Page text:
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Friday, August 18, 2006

Israel to Moscow: Hezbollah used Russian-made missiles against IDF

Israel has complained to Russia that Russian-made anti-tank missiles have reached Hezbollah guerrillas who used them against Israel Defense Forces troops in south Lebanon, government officials said Friday.

An Israeli delegation traveled to Moscow earlier this week to deliver the
complaint, said Asaf Shariv, a senior adviser to Prime Minister Ehud Olmert.

The anti-tank missiles proved to be one of Hezbollah's most effective weapons in combat with Israeli soldiers in Lebanon. Such missiles killed at least 50 of the 118 soldiers who died in the 34-day war that ended this week.

Another government official, speaking on condition of anonymity because he was not authorized to discuss the matter with the media, said the delegation was "senior," but refused to say who they would be meeting with in Russia.

Israel does not accuse Russia of directly arming Hezbollah, but complains that Russia sold the weapons to Iran and Syria, known supporters of Hezbollah, who then passed them on to the guerrilla group.

Russian Foreign Ministry spokesman Mikhail Kamynin said Russia maintains strict controls over its weapons sales, and that tight supervision "makes any inaccuracy in weapons destinations impossible."

Anatoly Tsyganok, head of Russia's Military Forecasting Center, ruled out the possibility that modern anti-tank weapons had reached Hezbollah through Russia or Syria.

"Any accusations alleging Russian or Syrian deliveries of anti-tank weapons to any forces in Lebanon are unfounded. The Israeli side has not presented any evidence of this, and it is unlikely that it will," Tsyganok was recently quoted as saying by the Interfax news agency.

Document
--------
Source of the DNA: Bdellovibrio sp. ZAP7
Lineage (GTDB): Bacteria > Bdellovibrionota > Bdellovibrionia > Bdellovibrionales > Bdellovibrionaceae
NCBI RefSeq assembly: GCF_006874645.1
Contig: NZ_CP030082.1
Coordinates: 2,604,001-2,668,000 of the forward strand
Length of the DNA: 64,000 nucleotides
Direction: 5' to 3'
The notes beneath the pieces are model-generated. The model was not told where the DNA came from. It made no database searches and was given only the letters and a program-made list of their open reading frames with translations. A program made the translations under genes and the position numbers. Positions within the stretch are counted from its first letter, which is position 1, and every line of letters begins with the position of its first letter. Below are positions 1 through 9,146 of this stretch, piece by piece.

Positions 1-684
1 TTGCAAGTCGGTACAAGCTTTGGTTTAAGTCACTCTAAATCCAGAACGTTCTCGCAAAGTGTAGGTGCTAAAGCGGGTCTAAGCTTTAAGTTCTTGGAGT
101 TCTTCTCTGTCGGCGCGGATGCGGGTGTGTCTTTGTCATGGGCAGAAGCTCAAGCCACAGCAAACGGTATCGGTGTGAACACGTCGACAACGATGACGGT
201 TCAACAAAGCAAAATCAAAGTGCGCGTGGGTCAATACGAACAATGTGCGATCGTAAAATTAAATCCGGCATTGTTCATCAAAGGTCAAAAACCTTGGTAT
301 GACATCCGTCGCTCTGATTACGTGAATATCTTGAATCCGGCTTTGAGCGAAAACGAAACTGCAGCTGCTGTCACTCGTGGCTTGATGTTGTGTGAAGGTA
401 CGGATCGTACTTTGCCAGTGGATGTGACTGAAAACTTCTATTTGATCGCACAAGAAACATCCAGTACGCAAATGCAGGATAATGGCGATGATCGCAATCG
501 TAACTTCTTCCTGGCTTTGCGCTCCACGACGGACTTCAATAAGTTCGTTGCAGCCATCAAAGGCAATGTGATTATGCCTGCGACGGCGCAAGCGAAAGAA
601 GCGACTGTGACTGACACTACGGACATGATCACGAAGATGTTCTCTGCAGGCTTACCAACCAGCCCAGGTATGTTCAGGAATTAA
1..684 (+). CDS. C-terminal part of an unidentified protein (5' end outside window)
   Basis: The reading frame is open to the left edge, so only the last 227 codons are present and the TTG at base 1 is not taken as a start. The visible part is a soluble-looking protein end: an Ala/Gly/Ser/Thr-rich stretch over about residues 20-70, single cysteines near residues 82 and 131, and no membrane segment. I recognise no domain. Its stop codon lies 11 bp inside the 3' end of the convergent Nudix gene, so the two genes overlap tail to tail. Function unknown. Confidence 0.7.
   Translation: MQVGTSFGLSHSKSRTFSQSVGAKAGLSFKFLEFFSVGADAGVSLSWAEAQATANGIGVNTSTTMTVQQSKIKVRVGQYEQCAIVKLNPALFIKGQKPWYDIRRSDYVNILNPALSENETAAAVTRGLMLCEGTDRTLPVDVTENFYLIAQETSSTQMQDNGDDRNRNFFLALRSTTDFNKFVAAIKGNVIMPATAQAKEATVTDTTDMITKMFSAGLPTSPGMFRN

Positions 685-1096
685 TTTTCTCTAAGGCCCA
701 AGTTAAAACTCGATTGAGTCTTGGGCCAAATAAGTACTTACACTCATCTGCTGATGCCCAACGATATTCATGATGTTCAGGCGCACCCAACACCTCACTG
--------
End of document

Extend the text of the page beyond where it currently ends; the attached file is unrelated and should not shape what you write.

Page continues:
"Most probably, such weapons, should Hezbollah militants really have any,
might have been brought to Lebanon through third countries," he added.

At least 20 Israel Defense Forces soldiers were killed over the course of one month's fighting in Lebanon as a result of anti-tank missile fire from Hezbollah guerillas.

Although the IDF has yet to provide detailed data, it is widely acknowledged that many tanks were seriously damaged from the missiles (and other explosives), and some tanks were completely destroyed.

It is clearly evident that Hezbollah exerted considerable effort in preparing and training its anti-tank units in addition to its build-up of its Katyusha rocket arsenal.

Hezbollah has at its disposal a wide variety of missiles provided by Iran and Syria, including the advanced "Kornet" and "Metis" models - whose range reaches a number of kilometers - as well as the upgraded Sagger missiles, TOW anti-tank missiles, and older-model rocket-propelled grenades.

The missiles, which were fired at a distance of up to 2 kilometers from their target, enabled Hezbollah to strike at IDF tanks and armored vehicles. In addition, the weapons also proved useful for fighting in built-up urban areas.

In the village of Aita Shaab, Hezbollah fighters armed with the missiles were able to score precise hits on buildings which IDF soldiers used for cover. Hezbollah also successfully targeted IDF troops who sought to advance in open areas.

Soldiers who returned from the front recounted how Hezbollah operatives were able to fire missiles accurately through windows of homes in which soldiers stayed.

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